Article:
It appears that he was taking items home with him for the last 16 to 20 years, according to sources talking to the New York Times and Washington Post. During that time, he was employee of Computer Sciences Corp., Tenacity Solutions and then joined Booz Allen Hamilton in 2009. Booz Allen vice president Craig Veith said shortly after Martin’s arrest was made public that he had been fired, and that the company was cooperating with the investigation.
For some portion of that time, Martin was in the world’s most elite hacker shop, the NSA’s Tailored Access Organization, according to a former member of the group. One former TAO hacker said Martin worked in the unit’s front office carrying out support roles such as setting up accounts, not conducting actual operations.
Martin enlisted in the U.S. Navy in 1987 and left the service in 2000, the Navy said.
Martin was deployed twice during his Navy career, serving as a Surface Warfare Officer on the USS Seattle during the early 1990s. He was the recipient of several standard medals, ribbons and commendations, including the Kuwait Liberation Medal.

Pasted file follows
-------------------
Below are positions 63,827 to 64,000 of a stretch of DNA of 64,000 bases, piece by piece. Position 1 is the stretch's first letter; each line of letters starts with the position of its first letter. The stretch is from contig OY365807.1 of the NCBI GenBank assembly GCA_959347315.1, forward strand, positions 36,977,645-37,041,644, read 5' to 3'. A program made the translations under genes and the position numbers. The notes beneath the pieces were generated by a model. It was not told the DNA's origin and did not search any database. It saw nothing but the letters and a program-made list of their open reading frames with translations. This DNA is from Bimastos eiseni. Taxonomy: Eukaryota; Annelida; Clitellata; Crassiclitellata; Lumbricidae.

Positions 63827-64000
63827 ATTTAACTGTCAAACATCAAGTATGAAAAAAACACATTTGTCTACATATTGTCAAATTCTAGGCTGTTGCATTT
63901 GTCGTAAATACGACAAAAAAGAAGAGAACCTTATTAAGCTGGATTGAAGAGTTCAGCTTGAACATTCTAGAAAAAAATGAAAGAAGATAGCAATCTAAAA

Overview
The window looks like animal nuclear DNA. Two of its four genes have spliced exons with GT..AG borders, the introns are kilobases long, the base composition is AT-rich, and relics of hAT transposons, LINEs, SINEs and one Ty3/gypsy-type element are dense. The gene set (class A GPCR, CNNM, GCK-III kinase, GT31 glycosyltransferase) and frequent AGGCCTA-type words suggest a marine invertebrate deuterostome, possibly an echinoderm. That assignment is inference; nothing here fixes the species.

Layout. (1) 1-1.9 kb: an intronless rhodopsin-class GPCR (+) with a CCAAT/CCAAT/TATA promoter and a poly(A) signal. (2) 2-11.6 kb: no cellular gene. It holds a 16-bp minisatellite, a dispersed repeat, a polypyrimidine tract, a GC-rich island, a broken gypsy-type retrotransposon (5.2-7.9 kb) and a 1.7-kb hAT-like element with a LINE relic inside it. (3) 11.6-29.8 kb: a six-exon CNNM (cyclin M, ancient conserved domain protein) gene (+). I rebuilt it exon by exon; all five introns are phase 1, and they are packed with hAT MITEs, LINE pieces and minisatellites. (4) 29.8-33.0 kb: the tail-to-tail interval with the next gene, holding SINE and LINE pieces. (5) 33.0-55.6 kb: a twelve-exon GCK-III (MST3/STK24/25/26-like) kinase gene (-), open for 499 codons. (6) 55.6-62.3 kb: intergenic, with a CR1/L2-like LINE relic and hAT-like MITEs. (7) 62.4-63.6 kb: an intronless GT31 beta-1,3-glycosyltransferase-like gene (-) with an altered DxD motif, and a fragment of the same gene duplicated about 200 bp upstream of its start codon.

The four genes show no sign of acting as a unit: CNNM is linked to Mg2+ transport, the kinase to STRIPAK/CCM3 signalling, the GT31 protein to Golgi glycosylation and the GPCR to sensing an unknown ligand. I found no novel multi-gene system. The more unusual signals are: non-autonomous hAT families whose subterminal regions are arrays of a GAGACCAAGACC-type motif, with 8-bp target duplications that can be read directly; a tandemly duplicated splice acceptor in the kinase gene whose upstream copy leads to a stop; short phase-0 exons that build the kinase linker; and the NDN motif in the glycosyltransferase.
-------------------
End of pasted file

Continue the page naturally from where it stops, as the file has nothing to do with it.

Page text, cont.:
Mr. Martin, a former surface warfare officer who left the Navy in 2000, has been in custody and couldn’t be reached for comment.
Martin had access to classified data beginning in 1996, when he was with the U.S. Navy Reserve, and that access continued through his employment with seven private government contractors.
He had worked since 2009 for an NSA contractor, Booz Allen Hamilton, and was transferred away from the NSA last year. At the time of his arrest, Martin was working as a Booz Allen contractor in Alexandria, Va., for the Pentagon’s Office of Acquisition, Technology and Logistics, according to two people briefed on the investigation.